Clearly, the resolution of these issues requires an ongoing, substantive dialogue between the academic community and the Federal Government. In my view, during the past twelve months, such a dialogue has begun and in general has proceeded well toward reasoned resolution of several core issues. Nonetheless, the underlying sense of partnership is fragile and is vulnerable to political winds that can shift in a moment. It would be devastating to our long-term national interest if substantive dialogue and mutual problem solving were not continued.
Let me begin with the MIT context. Approximately nine percent of our under-graduate students are international. They come from 88 countries. About 37 percent of our graduate students are international. They come from 91 countries. Across our institution, there is a deep belief that these young men and women contribute immensely to MIT's educational environmentone in which all students are exposed to a variety of cultures, personal experiences, and worldviews.
These international students are the best and brightest from their nations and they strongly enhance the excellence of learning and research at MIT. They are not some spice added to the mix; rather, they are an integral and highly valued part of what makes MIT great. Furthermore, the industries and institutions in which our graduates will live and work are highly globalized, so that even from a purely pragmatic perspective, cross-cultural and cross-national learning and experience are highly valuable and in our national interest.
MIT has a long tradition of educating both immigrants and citizens who have often been the first in their families to go to college. Although we maintain no data to confirm it, my impression is that many of our students are U.S. citizens whose parents came to this country from elsewhere. Engineering and science in this country have traditionally been pathways up the ladder to economic success and productive contribution to our society.
If ever there were a meritocracy, it is the MIT Faculty, which has selected many in its ranks from those who have come to this country from elsewhere. The recent Nobel laureates on the MIT Faculty include people born in Japan, India, Mexico, Italy, and Germany, as well as the United States. Most of them came to this country as graduate students. Or consider our Institute Professors, the dozen or so faculty members who have achieved the highest faculty rank at MIT. They were born in the United States and in Belgium, Italy, Mexico, Israel, and China. Any of our great universities would offer similar lessons.
The preponderance of our graduates appear to have remained in this country, contributing to the ranks of other faculties and the leadership of our high-tech industries, and participating broadly in our ongoing civic enterprise. Today, it is widely assumed, though not well documented, that as economies have improved around the world, especially around the Pacific Rim, more graduates are returning home than has been the case previously.
And those who have returned to their native countries have frequently contributed greatly to their leadership and to their industries. They take to their nations new knowledge and training that can grow strong economies and attenuate the inequities that are at the core of world strife. MIT's Department of Economics has graduated many PhDs who went on to become economic ministers or other high- level officials around the world. The Sloan Fellows Program of advanced executive education has had a large international enrollment from its inception. Sloan Fellows are found all over the world in leadership roles. A visitor to practically any country will find MIT-educated engineers and scientists leading faculties and industries. The vast majority carry with them an understanding of and respect for our institutions and for many of our national values and characteristics.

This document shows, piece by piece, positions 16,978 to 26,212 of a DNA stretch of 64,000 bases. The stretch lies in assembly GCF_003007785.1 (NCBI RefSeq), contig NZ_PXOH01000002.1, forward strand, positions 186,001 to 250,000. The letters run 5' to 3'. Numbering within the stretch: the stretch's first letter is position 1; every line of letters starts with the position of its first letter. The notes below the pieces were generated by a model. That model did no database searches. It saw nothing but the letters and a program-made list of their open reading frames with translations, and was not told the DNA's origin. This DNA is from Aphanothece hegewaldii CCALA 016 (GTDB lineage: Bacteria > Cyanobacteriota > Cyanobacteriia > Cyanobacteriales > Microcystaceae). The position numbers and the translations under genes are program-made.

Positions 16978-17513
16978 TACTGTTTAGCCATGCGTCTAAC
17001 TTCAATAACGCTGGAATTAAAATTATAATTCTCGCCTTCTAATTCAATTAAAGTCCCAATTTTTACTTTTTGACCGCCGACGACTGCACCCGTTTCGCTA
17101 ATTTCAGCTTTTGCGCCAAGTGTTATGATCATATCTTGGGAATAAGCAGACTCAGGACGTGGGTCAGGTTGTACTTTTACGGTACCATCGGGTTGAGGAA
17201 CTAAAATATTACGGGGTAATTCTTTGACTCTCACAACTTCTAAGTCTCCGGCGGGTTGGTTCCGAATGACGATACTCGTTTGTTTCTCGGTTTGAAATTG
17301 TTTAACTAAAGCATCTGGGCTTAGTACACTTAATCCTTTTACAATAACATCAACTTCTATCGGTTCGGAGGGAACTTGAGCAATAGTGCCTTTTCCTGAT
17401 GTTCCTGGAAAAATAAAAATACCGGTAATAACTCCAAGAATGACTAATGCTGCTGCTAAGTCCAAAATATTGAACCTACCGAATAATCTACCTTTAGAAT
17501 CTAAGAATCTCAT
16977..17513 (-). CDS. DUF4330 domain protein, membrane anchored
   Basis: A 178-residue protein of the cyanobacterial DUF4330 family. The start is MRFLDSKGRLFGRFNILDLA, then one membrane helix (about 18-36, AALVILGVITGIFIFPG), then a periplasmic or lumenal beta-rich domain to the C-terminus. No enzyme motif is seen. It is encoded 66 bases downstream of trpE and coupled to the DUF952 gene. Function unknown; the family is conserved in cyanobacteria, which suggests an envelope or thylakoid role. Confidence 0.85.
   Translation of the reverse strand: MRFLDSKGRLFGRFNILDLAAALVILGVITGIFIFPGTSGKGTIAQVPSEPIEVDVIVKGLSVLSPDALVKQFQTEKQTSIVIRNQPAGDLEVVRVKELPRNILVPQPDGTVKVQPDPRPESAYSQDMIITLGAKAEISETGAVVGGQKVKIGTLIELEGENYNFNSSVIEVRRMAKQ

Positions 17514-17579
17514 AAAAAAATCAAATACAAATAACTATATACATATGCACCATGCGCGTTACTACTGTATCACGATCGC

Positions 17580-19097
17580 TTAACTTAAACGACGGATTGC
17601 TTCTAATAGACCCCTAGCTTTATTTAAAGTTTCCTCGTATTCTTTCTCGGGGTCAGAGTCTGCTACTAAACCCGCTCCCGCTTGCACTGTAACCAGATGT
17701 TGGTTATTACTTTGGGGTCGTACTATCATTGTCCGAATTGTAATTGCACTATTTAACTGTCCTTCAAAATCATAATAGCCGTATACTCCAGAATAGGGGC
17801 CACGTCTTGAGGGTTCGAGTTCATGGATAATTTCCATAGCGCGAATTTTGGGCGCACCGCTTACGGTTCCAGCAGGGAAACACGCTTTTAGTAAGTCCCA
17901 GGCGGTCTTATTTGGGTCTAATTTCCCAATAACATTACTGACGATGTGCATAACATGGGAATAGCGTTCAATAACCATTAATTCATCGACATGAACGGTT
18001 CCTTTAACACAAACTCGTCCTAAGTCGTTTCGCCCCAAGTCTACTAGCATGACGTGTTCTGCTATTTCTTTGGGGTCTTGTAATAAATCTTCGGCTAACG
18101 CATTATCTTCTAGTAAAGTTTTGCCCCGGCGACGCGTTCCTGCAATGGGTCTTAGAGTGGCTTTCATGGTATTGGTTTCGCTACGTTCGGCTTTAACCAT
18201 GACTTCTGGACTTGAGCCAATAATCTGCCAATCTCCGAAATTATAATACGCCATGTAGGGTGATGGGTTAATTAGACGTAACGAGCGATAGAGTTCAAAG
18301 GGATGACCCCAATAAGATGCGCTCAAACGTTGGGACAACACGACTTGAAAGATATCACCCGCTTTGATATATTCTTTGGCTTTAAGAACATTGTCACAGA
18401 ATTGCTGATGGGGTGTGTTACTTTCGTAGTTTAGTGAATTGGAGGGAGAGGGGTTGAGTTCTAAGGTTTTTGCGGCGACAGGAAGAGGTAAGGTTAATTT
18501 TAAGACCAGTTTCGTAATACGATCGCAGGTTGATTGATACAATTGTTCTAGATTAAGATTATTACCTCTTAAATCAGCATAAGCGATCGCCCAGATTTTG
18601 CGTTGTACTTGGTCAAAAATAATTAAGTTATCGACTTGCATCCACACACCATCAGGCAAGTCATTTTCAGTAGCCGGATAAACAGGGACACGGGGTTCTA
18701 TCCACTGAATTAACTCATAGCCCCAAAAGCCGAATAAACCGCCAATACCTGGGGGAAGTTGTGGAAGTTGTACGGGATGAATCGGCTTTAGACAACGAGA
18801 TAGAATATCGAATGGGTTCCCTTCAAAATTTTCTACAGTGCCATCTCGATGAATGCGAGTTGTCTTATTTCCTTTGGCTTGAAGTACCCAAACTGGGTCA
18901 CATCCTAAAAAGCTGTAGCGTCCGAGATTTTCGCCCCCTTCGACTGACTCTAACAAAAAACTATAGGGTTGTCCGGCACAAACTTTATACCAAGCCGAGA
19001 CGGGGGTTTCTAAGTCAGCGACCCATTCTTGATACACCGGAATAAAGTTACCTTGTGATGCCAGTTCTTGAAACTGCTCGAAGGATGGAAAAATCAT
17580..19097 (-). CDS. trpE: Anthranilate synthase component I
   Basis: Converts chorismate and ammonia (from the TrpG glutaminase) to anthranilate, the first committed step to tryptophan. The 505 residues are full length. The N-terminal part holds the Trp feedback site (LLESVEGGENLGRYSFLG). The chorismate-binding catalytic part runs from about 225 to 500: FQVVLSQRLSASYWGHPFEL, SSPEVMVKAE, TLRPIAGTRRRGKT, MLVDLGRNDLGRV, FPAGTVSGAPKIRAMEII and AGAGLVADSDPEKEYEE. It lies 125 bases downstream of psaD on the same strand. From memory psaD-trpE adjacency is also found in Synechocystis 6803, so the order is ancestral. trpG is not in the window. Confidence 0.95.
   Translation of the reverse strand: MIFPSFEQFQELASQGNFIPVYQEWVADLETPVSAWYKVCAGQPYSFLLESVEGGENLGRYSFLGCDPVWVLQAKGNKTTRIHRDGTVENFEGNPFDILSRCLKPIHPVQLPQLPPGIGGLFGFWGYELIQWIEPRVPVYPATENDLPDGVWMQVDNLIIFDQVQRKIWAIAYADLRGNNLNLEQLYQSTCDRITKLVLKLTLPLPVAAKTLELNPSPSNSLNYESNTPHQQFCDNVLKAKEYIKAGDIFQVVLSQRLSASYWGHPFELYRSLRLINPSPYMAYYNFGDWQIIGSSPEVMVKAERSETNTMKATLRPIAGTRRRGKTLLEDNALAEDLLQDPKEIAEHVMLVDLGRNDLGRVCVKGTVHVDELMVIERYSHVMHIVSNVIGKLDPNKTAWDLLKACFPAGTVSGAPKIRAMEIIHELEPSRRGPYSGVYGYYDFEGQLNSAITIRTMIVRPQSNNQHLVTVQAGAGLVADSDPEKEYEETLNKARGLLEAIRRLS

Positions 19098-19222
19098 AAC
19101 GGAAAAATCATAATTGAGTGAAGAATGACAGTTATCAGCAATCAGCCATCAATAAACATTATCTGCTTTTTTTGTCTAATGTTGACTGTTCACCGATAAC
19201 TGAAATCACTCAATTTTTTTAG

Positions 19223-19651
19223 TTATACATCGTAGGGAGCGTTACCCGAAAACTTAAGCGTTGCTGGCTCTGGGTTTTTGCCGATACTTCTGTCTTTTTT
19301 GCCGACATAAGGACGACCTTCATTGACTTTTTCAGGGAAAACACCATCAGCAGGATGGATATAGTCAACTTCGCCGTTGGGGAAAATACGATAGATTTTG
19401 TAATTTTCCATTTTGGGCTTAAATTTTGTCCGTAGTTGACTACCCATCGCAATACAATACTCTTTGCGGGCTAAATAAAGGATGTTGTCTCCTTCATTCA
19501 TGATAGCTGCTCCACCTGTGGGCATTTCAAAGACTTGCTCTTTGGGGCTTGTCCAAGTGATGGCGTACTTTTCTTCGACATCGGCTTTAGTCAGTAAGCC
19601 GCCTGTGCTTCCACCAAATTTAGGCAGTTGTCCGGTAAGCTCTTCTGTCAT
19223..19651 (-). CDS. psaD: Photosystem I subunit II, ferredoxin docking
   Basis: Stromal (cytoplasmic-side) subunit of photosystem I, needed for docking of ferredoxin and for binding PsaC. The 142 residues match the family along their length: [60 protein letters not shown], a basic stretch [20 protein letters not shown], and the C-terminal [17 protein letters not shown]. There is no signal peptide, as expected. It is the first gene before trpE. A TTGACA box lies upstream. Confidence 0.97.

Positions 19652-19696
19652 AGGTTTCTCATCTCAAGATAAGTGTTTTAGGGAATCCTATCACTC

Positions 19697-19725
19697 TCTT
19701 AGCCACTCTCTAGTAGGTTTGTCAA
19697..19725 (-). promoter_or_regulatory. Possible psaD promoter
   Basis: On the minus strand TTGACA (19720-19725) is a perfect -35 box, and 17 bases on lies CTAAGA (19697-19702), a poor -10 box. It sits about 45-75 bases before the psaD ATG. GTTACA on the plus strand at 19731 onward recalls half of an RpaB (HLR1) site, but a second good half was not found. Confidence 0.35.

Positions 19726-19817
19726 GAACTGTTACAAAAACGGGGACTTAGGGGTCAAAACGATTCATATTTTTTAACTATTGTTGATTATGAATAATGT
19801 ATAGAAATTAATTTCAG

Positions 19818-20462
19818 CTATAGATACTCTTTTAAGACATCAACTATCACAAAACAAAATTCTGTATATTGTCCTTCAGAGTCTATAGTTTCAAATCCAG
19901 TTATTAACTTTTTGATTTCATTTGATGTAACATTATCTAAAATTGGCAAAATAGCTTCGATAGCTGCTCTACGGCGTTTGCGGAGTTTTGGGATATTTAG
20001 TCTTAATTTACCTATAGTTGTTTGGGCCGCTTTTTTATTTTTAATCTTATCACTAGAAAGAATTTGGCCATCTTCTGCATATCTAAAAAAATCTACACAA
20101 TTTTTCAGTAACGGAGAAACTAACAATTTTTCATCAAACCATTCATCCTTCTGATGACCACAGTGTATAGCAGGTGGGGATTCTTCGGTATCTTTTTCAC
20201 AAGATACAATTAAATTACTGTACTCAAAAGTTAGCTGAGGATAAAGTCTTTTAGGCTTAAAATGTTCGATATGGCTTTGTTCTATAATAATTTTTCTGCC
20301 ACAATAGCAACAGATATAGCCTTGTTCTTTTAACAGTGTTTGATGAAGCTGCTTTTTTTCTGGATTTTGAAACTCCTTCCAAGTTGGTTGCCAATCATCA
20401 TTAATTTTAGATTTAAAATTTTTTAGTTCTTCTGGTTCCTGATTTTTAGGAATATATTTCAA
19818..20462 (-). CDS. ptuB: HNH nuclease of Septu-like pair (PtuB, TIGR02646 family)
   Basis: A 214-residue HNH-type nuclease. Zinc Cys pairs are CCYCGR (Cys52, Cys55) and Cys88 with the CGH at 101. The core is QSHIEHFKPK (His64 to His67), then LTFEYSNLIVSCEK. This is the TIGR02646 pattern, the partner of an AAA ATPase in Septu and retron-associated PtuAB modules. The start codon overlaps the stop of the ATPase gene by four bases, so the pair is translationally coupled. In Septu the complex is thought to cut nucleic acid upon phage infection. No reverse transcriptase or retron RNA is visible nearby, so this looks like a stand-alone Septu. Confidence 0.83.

Have MIT graduates returned to other countries and worked against the interests of the United States? There are undoubtedly a few such instances, given the large numbers of graduates and the ebb and flow of history. There were examples of this in China during the Cold War and elsewhere, just as a tiny few of the tens of thousands of our U.S. citizen graduates may have been less than a source of pride. I can draw no conclusion, however, other than that MIT, the United States, and the world have overwhelmingly benefited from the international character of our student body.
What is the broader national context?
Over the last 25 years, the number of foreign-born scientists and engineers in the U.S. has grown in all degree levels, in all sectors, and in most fields of study. The largest group of foreign students are those studying in our business schools. Currently, 25 percent of all U.S. doctorate holders, and roughly 45 percent of PhD engineers and computer scientists, were born abroad. One-third of the science and engineering PhDs working in our industries were born elsewhere, with this number exceeding 50 percent in engineering and computer science.
Over the years, the dominant national origins of international students studying science, engineering, and computer science in the U.S. have shifted, largely propelled by the strength of various national economies, and attenuated by political conflicts. When I was a young faculty member, the largest numbers of international students in U.S. engineering programs came from Iran and Nigeria. Today, they come from Asian countries.
When considering the large influx of international students in engineering and science, we must recognize that these demanding studies and professions are not highly valued in our popular or political cultures. It is incumbent on us to strengthen our K-12 science and math education, and for the government and private sector to maintain exciting research and educational environments to attract bright young Americans. I should note that as federal funding for biomedical research has dramatically increased during the last few years, the percentage of doctorates in that field granted to U.S. citizens has begun to increase, albeit slowly.